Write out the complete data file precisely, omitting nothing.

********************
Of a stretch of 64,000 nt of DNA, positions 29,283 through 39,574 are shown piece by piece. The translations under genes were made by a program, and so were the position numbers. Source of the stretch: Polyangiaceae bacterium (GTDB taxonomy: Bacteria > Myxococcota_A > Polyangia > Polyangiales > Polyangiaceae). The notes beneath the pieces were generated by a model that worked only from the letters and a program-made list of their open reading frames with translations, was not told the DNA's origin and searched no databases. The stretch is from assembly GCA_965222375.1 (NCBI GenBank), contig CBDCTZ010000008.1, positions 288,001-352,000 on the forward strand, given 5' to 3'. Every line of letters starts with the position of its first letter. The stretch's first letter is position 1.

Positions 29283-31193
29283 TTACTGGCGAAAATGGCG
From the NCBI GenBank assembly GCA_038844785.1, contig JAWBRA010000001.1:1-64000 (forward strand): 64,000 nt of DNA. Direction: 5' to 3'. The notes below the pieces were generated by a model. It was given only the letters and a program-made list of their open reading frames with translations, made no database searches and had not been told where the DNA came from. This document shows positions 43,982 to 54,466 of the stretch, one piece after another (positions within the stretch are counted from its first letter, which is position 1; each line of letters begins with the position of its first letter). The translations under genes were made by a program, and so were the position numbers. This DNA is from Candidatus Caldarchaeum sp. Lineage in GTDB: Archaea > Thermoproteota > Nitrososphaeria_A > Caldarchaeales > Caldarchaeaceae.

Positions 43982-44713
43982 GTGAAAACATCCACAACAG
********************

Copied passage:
Of a stretch of 64,000 nt of DNA, positions 29,283 through 39,574 are shown piece by piece. The translations under genes were made by a program, and so were the position numbers. Source of the stretch: Polyangiaceae bacterium (GTDB taxonomy: Bacteria > Myxococcota_A > Polyangia > Polyangiales > Polyangiaceae). The notes beneath the pieces were generated by a model that worked only from the letters and a program-made list of their open reading frames with translations, was not told the DNA's origin and searched no databases. The stretch is from assembly GCA_965222375.1 (NCBI GenBank), contig CBDCTZ010000008.1, positions 288,001-352,000 on the forward strand, given 5' to 3'. Every line of letters starts with the position of its first letter. The stretch's first letter is position 1.

Positions 29283-31193
29283 TTACTGGCGAAAATGGCG
From the NCBI GenBank assembly GCA_038844785.1, contig JAWBRA010000001.1:1-64000 (forward strand): 64,000 nt of DNA. Direction: 5' to 3'. The notes below the pieces were generated by a model. It was given only the letters and a program-made list of their open reading frames with translations, made no database searches and had not been told where the DNA came from. This document shows positions 43,982 to 54,466 of the stretch, one piece after another (positions within the stretch are counted from its first letter, which is position 1; each line of letters begins with the position of its first letter). The translations under genes were made by a program, and so were the position numbers. This DNA is from Candidatus Caldarchaeum sp. Lineage in GTDB: Archaea > Thermoproteota > Nitrososphaeria_A > Caldarchaeales > Caldarchaeaceae.

Positions 43982-44713
43982 GTGAAAACATCCACAACAG